Maps will never grow less than complicated but, as we make more and more of them, load more data onto them, and have more ways to view them, the more they will become good servants, not bad masters. Talbert says himself that the Barrington Atlas is “only a beginning” (xviii), and he is absolutely correct. The timing of the Atlas project was in some ways unfortunate (though no ‘perfect time’ ever exists), spanning as it did so many early stages in electronic mapping and the digital revolution. It is impressive that the Atlas has stayed as current with technological developments as it has, and is continuing this advance (see the project web site at www.unc.edu/depts/cl_atlas/). What this means, of course, is that there now exist (or are in the process of being made) digital base-maps for much of the ancient world, maps that individual scholars could rework and recast to their own ends (see already the ‘Interactive Ancient Mediterranean’ project: http://iam.classics.unc.edu). All the “open-ended” (xxi) possibilities that lay beyond the means, time or interest of the present Barrington Atlas could be pursued: the addition of sea routes, survey datasets, battlefields or trade routes — not to mention the basic generation of period-distribution maps. Above all, maps could be generated to specific purposes, responding to sharp questions, going beyond this brave attempt at a comprehensive vision, at a barber’s chair for all. What will truly revolutionize the mapping of the classical world will be the availability of these images in digital and interactive form — at prices we can afford, without let or hindrance. We are already far better off with the Barrington Atlas than we were without it — as Talbert says, it is “a giant step forward” (xviii). But even better days are on the horizon, as we rise and stand on the solid foundation the Barrington Atlas has provided.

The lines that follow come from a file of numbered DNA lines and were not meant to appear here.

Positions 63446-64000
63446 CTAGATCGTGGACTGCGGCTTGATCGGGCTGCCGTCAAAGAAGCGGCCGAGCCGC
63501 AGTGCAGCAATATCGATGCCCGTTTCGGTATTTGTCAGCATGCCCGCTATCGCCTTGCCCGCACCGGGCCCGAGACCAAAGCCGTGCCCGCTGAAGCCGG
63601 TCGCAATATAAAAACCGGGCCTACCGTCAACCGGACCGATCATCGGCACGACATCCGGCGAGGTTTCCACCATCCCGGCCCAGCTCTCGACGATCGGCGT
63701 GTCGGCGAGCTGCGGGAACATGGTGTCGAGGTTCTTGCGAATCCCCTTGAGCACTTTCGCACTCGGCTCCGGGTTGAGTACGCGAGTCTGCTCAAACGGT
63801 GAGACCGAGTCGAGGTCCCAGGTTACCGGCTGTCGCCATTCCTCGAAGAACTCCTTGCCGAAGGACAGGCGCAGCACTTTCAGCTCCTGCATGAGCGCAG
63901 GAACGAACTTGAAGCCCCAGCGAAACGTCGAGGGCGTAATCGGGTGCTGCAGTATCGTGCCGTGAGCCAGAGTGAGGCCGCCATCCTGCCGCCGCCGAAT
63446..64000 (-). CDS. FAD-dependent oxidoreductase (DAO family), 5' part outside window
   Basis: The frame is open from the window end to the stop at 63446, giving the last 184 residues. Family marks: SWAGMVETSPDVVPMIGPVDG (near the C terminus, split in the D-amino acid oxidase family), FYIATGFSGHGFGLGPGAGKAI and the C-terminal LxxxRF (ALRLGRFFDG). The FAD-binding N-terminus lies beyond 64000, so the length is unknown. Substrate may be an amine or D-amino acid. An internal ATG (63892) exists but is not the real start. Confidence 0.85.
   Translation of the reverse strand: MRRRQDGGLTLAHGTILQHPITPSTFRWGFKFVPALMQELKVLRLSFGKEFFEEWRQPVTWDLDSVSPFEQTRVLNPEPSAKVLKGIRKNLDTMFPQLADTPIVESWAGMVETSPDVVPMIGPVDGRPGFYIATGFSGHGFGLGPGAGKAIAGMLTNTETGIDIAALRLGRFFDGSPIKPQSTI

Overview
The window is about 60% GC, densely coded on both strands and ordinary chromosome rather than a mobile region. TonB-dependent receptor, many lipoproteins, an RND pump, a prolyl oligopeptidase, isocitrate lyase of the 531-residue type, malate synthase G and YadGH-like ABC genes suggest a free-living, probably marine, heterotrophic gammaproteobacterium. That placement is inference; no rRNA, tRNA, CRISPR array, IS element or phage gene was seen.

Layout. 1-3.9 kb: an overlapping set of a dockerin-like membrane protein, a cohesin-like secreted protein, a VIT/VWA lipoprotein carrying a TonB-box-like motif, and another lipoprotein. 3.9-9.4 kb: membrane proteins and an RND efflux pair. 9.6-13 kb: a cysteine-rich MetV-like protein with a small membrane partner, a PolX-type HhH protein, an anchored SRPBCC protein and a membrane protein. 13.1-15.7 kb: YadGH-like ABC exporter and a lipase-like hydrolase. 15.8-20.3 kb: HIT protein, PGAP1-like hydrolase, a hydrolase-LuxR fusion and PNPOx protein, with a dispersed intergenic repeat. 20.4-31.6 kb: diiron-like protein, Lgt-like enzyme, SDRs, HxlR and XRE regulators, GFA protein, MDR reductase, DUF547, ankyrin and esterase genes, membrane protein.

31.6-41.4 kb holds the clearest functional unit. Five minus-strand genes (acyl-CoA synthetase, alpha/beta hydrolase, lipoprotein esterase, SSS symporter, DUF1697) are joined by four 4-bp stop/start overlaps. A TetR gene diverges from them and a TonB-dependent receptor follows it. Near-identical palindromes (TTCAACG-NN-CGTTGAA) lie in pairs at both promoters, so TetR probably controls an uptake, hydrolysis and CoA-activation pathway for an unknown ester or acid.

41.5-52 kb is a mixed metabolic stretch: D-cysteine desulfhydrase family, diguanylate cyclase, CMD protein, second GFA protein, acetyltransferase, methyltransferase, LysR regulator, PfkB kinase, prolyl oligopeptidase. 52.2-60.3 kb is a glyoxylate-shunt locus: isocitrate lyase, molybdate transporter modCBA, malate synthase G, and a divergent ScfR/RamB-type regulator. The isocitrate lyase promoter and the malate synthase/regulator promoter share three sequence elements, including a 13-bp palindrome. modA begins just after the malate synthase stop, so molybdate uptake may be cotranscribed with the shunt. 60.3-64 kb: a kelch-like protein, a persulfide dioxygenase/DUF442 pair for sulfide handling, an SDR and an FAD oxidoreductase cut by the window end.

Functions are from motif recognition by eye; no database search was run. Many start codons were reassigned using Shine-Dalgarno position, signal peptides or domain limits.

University of Michigan